In the early 1970s Ehrlich and Holdren devised a simple equation in dialogue with Commoner identifying three factors that created environmental impact. Thus, impact (I) was expressed as the product of (1) population, (P); (2) affluence (A); and (3) technology, (T):
I = P * A * T
Population is the number of people on the planet, affluence is measured in GDP per capita, and technology is environmental impact per GDP. When looking at the growth rates of each I, P, A, and T the formula changes towards this form:
dI = dP + dA + dT
In order to see how the impact changes from one year to the next one, you just have to sum up the changes in population increase, affluence, and technological progress. Technological progress can best be understood here as a change in intensity. So if the environmental impact of choice is CO2 emissions, the T you are looking for is carbon intensity: “Carbon intensity is a measure of how much carbon economies emit for every dollar of GDP they produce.” Improvement here means lower carbon intensity and the change rate is the decrease in carbon intensity dT.
When we average the population increase to the median level of 9 billion people at 2050, we can assume dP to be around 0.5% each year until the middle of this century. The desired dA, the growth in GDP per capita, is 3% each year. The average improvement (decrease) in carbon intesity globally was around 1.9% each year. If we ignore any possible changes to all these numbers in the future we can calculate the annual change in carbon emissions (dI) as
dI = 0.5 + 3 – 1.9 = 1.6% more carbon emissions each year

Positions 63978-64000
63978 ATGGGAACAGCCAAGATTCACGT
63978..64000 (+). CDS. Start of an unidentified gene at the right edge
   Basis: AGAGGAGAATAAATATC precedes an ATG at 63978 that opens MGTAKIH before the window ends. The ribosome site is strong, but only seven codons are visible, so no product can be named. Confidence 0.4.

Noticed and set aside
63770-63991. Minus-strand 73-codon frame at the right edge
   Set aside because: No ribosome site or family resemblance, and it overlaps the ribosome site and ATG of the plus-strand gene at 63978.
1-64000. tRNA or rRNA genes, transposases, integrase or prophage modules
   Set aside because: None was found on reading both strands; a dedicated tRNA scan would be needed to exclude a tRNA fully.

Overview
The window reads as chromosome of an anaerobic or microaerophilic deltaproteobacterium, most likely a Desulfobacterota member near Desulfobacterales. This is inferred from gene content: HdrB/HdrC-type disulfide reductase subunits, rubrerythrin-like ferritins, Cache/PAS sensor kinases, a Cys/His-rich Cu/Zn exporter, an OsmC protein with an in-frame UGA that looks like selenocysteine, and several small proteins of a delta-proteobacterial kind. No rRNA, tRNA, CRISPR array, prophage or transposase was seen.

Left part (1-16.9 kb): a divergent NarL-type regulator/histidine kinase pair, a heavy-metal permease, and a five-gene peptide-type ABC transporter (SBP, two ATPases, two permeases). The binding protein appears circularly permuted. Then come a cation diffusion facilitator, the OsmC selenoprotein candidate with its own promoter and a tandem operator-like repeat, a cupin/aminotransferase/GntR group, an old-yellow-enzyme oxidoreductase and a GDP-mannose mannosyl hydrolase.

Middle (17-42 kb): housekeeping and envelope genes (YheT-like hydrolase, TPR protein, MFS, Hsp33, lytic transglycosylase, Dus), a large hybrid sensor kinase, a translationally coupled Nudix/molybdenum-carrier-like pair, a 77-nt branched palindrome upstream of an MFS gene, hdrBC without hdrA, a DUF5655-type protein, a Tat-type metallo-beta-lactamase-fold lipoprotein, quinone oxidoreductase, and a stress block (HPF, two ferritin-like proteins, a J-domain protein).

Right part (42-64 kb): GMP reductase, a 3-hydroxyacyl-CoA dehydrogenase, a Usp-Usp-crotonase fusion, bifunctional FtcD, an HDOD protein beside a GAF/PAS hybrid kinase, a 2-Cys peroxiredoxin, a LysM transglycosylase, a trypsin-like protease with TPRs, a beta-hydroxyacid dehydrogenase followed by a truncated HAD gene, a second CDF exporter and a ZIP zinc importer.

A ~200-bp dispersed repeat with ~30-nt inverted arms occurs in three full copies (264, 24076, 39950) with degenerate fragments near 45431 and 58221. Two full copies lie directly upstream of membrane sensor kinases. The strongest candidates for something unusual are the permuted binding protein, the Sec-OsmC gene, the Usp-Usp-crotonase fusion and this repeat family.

So in order to not increase carbon emissions, we would have to decrease carbon intensity – via new engine technologies, new forms of energy creation, maybe carbon capture and storage – at least by 3.5% each year. That implies almost an instant doubling of our technological efficiency as regards CO2 emissions. There is no immediate technological solution that could produce this result. The later we do it, the higher the reductions in carbon intensity would need to be. And we are not talking about reducing emissions in total, just to keep the emissions at the same level as today. In order to reduce emissions we need more than 3.5% decrease in carbon intensity. If we want to stick to the 2C-guardrail in temperature increase until 2100, the global economy would need to be emission-free from 2050 onwards. The math is simple: it requires a six-times increase in carbon efficiency each year to reach zero by the middle of the 21st century. Tomorrow. Not in 10, not in 20 years.
From the very simple IPAT equation it is clear, that with a fixed increase in affluence, no environmental goal can be met. Of course there is no consensus up until this day to reduce affluence increase i.e. reduce global growth of GDP per capita. If dA would be below 1% each year, the task would however look much more doable. Of course 1% as a global aggregate would imply degrowth in the global North with, say -0.5 to -1.0%, a steady state development in countries like China and Brazil, and a positive growth rate in the rest of the global South between 4 and 5% maybe. Such a policy would alleviate poverty by 2050 largely and allow the World economy to stay within planetary ecological boundaries.
This policy will not be enforced now. But it will be enforced in a couple of years. The reasons for this are pretty easy regarding the maths of a finite planet. We are overshooting planetary limits by about 50% today, meaning that we would need half of another Earth to satisfy our present consumption levels. So the numbers in the IPAT equation above will not unfold in reality, the development will hit the walls. Paul Gilding calls this the “Great Disruption“. Decrease in crop yields and fishery, increase in food and resource prices will send shockwaves through the global economy, producing even greater financial collapses as we seen in 2008 and 2009. And this will also have geopolitical consequences. There is no “away”. There is no second Earth. We will have to deal with this here and now. At one moment in time, the IPAT equation has to and will change its numbers. The sooner we do it voluntarily with political and economic measures, the easier the transition will be. And with less misery, tears, and blodshed. But regardless, the era of economic growth as we knew it is over. It is simple as math and the numbers add up quite badly.